Elizabeth was born to parents, John Emptage, an agricultural labourer age 36, and mother, Sarah (Impett) age 27, on 7 December 1802 in Margate.
Elizabeth was the third eldest of 6 children, with a brother William dying in 1806 aged just three weeks.
On the 14 April 1819, Sarah died aged 43. Married for 21 years, John was left to care for five children, the youngest of whom were aged 8 and 11.
John remained a widower for nineteen months but on 19 November 1820 aged 54, he married a widow, Martha Wales, nee Barnett, aged 55 at St John the Baptist Church in Margate.
Nearly five years later, Elizabeth a spinster age 22, married Thomas Hepburn, a ploughman and wheelwright age 25, son of Thomas Hepburn and Elizabeth Griggs, at All Saints Church in Birchington, on the 15 October 1825.
Two children soon followed with the birth of Anne in 1826 and Thomas in 1829, but their lives were about to change drastically.
In 1830, Elizabeth’s husband, Thomas was convicted along with a group of men for destroying threshing machinery during the “Swing Riots”.
Thomas was sentenced on the 26 December 1830 at Kent Assizes to transportation to Van Diemens Land (now Tasmania) for seven years.
On the 6 February 1831, after spending months on the prison hulk, ‘York’, Thomas was transferred to the convict ship “Eliza” at Portsmouth and shipped to the other side of the world. The voyage took 111 days and he arrived in New Norfolk on the 29 May 1831 to start his sentence.
We hope that Thomas’ skills as a ploughman and wheelwright kept him in good stead and that he served his sentence working for free settlers on the land rather than being one of the 800 convicts working in chain gangs at the infamous Port Arthur penal colony.
Thomas, after serving five years of his seven year sentence was given a full pardon and would have been free to return to England but at his own expense.
Elizabeth, who had been left behind in Thanet in 1830 with two children and no form of income, existed on assistance provided by the parish of Acol, Kent but it would have been a very mean existence.
There must have been an exchange of letters over time and discussion of what would happen when Thomas was free and evidently they decided that there would be a better life for the family in Australia.
The British Government had introduced a scheme to send out certain wives and children of convicted men to join their husbands in New South Wales and Van Diemen’s Land. The parishes supported the scheme as it would mean that they would no longer need to provide financial assistance for them.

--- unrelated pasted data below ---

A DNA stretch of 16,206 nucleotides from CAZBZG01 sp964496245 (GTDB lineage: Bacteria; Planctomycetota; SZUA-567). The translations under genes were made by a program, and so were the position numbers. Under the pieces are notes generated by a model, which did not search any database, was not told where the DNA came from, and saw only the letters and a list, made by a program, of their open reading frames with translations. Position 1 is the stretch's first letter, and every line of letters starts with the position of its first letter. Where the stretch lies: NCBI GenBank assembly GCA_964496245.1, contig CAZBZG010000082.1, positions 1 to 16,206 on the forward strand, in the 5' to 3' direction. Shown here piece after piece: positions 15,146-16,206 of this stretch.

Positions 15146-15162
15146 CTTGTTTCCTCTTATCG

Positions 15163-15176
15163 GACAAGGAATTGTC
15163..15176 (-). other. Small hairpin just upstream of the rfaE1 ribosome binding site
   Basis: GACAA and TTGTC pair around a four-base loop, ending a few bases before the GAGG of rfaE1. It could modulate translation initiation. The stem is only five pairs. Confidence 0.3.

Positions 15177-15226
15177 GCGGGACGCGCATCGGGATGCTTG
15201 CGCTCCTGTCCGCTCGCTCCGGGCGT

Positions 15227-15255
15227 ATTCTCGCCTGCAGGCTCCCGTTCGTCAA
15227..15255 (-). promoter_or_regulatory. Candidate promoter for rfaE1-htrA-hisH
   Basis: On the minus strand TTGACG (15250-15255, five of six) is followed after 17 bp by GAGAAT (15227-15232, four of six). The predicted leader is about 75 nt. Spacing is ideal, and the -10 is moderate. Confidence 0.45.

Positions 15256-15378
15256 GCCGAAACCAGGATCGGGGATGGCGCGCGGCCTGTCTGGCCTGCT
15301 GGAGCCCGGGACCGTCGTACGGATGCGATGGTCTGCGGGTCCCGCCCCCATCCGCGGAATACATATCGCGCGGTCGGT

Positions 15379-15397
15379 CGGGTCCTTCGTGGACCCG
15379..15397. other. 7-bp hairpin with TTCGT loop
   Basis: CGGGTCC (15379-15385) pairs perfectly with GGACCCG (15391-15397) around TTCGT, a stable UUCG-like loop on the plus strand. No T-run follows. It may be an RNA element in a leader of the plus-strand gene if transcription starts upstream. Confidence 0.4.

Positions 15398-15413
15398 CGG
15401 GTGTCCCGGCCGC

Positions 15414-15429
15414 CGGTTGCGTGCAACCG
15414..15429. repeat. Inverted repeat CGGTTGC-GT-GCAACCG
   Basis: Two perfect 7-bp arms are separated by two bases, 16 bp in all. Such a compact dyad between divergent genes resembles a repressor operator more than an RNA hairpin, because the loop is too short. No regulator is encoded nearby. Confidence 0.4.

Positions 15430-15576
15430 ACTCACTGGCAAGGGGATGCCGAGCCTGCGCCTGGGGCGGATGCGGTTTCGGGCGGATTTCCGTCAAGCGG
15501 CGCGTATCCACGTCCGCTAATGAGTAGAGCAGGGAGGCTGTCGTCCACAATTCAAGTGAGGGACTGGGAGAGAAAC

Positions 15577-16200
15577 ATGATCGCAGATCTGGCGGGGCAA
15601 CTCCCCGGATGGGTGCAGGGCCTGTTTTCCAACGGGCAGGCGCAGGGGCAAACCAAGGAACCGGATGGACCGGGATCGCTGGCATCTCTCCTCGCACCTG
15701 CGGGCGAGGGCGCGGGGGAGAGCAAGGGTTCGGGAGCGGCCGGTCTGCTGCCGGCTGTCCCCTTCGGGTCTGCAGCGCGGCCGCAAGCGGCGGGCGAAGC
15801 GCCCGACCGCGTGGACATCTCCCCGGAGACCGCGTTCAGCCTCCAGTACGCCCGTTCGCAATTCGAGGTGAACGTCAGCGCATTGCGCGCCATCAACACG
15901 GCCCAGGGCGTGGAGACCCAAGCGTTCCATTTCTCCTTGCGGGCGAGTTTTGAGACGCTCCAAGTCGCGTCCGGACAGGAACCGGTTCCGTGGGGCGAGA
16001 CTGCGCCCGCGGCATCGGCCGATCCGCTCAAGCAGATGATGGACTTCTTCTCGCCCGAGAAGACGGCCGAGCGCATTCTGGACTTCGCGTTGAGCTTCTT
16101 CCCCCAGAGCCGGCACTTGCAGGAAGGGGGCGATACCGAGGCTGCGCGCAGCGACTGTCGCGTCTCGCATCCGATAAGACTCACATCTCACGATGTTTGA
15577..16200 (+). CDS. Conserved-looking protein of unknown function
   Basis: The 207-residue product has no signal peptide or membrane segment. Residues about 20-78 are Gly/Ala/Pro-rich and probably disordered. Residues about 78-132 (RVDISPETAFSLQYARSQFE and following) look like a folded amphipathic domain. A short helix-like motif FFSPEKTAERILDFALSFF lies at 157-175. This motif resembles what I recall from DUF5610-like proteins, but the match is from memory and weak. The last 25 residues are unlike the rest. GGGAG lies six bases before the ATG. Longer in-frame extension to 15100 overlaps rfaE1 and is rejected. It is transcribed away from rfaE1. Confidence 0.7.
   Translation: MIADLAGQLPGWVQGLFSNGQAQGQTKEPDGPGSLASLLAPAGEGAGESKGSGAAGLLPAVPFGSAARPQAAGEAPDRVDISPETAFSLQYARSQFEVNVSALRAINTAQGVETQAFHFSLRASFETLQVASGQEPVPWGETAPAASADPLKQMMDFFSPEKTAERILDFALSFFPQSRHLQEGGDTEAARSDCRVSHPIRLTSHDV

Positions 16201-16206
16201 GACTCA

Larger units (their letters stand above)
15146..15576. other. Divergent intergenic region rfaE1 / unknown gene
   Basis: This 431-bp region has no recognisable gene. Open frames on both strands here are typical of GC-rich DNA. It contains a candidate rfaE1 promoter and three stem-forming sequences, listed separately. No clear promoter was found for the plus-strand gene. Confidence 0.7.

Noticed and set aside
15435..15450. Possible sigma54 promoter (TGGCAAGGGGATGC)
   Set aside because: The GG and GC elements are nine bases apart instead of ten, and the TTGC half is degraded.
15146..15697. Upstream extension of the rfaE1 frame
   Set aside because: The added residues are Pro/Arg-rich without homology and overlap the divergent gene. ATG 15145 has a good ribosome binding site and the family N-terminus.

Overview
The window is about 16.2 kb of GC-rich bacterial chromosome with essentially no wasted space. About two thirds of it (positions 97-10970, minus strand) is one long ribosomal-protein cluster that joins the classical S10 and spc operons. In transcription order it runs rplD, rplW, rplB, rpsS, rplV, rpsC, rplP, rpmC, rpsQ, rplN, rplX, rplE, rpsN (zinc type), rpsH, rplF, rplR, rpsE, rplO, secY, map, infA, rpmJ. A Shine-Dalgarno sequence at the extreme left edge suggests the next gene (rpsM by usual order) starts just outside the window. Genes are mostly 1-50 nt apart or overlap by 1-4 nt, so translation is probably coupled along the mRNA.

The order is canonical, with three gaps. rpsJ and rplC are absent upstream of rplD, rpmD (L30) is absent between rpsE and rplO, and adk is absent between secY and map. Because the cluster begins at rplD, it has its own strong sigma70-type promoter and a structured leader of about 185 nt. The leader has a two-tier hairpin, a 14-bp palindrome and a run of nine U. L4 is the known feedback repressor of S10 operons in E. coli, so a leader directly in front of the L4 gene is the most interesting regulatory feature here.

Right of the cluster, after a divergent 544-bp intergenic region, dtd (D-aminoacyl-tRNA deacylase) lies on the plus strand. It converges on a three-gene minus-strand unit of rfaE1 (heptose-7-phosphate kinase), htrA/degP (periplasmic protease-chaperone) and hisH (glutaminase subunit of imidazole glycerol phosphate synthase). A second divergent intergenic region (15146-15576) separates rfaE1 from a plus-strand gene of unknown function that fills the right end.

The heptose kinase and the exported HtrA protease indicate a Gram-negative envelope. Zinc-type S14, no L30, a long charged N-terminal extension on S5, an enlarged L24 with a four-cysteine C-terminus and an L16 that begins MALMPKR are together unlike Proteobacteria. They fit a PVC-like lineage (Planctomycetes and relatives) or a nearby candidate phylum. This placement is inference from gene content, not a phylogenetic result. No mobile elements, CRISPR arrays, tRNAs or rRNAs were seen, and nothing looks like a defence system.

The families were sent free of charge on the female convict ships but listed separately. They were fed, clothed and, on some ships, the children received a rudimentary education.
Thomas would have made an application which was passed through the bureaucracy, arriving in the Colonial Office in London and then the Home Office.
It was a fairly complicated process, inefficiently administered by the Home Office, with a random system of selection. The selected families were told the time and place of embarkation but had to get themselves to that place at their own cost.
Fortunately, the family of Thomas Hepburn was chosen and in 1835, Elizabeth aged 33, sailed to Tasmania to join Thomas, taking her two children, Anne aged 9 and Thomas aged 6 with her.
They arrived safely in New Norfolk and she and Thomas settled down to a new life, and to raise three more children, Mary, born 1838, Harriet Elizabeth, 1840, and William born 1843.
Within a few years, Elizabeth and Thomas move from New Norfolk, Tasmania and settle in Geelong, in the state of Victoria. At that time Geelong was a growing city some fifty miles from the city of Melbourne.
Unfortunately their new life did not last long as Elizabeth passed away on 23 January 1854 in Irish Town, Geelong, age 51. Elizabeth was buried at Geelong Eastern Cemetery on 28 January and her grave can be seen to this day.
Thomas Hepburn/Hebuirn, aged 57 and a widower of three years, married an Elizabeth Boomer age 37, on the 15 September 1857.
Elizabeth Emptage nee Boomer died on the 3 April 1869 aged 49, with Thomas passing away on the 7 June 1879 aged 78. Thomas’ estate passed to his son William.
Thomas was laid to rest with his first wife, Elizabeth (Emptage) at Geelong Eastern Cemetery on the 11 June 1879.